American Airlines removes coronavirus passenger caps starting July 1

American’s latest move matches the policy of United Airlines but contrasts sharply with rivals

American Airlines says it will resume selling every seat available on its flights next Wednesday, lifting a precaution taken to curb infection risk during the COVID-19 pandemic.

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"As more people continue to travel, customers may notice that flights are booked to capacity starting July 1," the carrier announced Friday.

Passengers will be notified of full flights and allowed to change flights at no cost, the airline said. They will also be able to switch seats, if there's room, as long as they stay in the same cabin.

The move from American comes even as the number of new coronavirus cases in the U.S. hit an all-time high of 40,000, eclipsing a record set on April 24, according to Johns Hopkins University, which has been tracking the number of cases around the world since the outbreak began.

AMERICAN AIRLINES’ LATEST CORONAVIRUS TRAVEL MEASURES INCLUDE THESE PERKS

TickerSecurityLastChangeChange %
AAALCOA CORPORATION13.78+0.10+0.73%

DELTA CONFIRMS CORONAVIRUS MIDDLE SEAT RESTRICTION AFTER CUSTOMER'S TWEET

Since April, American has limited bookings to about 85 percent of a plane’s capacity by leaving about half the middle seats open to maintain a safe distance between occupants during flight.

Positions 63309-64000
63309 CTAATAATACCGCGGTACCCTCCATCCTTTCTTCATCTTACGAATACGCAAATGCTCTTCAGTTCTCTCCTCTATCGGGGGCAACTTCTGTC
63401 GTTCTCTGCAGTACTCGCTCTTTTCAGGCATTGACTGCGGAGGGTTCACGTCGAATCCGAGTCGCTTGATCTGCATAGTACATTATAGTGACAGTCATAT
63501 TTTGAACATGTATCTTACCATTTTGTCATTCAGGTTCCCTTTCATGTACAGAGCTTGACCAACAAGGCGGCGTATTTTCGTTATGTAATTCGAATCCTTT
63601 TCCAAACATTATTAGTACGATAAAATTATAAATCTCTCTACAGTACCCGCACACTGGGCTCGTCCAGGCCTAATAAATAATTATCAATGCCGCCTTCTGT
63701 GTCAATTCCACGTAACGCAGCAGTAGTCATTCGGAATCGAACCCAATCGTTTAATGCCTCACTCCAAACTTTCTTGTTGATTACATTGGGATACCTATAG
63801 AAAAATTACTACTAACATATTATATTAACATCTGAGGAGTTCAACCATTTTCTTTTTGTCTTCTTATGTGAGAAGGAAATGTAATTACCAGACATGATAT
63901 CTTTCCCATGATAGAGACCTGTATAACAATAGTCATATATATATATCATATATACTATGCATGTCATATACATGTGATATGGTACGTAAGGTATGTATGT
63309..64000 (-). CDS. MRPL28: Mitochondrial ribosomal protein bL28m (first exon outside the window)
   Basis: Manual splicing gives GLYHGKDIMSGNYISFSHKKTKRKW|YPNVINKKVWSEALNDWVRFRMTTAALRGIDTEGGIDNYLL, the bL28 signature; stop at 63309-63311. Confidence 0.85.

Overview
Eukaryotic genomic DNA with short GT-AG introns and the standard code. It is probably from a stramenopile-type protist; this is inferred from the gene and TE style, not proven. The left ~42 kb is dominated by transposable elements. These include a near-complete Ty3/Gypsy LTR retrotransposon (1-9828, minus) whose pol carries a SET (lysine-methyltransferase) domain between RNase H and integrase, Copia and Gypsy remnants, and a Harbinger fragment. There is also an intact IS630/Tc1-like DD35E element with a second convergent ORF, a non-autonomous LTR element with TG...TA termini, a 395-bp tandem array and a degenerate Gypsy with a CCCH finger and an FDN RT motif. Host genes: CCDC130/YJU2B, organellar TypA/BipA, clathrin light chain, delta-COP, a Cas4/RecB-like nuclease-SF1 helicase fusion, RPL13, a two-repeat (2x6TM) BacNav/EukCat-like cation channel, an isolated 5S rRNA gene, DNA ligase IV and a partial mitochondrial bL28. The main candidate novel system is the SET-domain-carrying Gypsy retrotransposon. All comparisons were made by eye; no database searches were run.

The carrier's latest change matches the policy of United Airlines but contrasts with rivals including Delta, Southwest, Alaska and JetBlue that continue to limit bookings.

Travelers wearing face masks line up to check in for an American Airlines flight from Beijing to Los Angeles in January. (AP Photo/Mark Schiefelbein)

AMERICAN AIRLINES SOARS ON NEWS IT WILL BOOST US FLIGHTS IN JULY

Some of those four have promised to continue such practices through September.

TickerSecurityLastChangeChange %
DALDELTA AIR LINES INC.25.81+0.61+2.42%
LUVSOUTHWEST AIRLINES CO.31.61+0.04+0.11%
JBLUJETBLUE AIRWAYS10.39+0.28+2.82%

United and American argue that other steps they take — including stepped-up cleaning procedures and requiring all passengers to wear face coverings — eliminate the need to block some seats.

Additionally, American says it will begin asking fliers June 30 to certify that they have been symptom-free for 14 days using a checklist developed with Vanderbilt University Medical Center.

United CEO Scott Kirby has said social distancing is impossible on planes anyway; that even with empty middle seats, people are less than six feet away from each other.

The Associated Press contributed to this report. 

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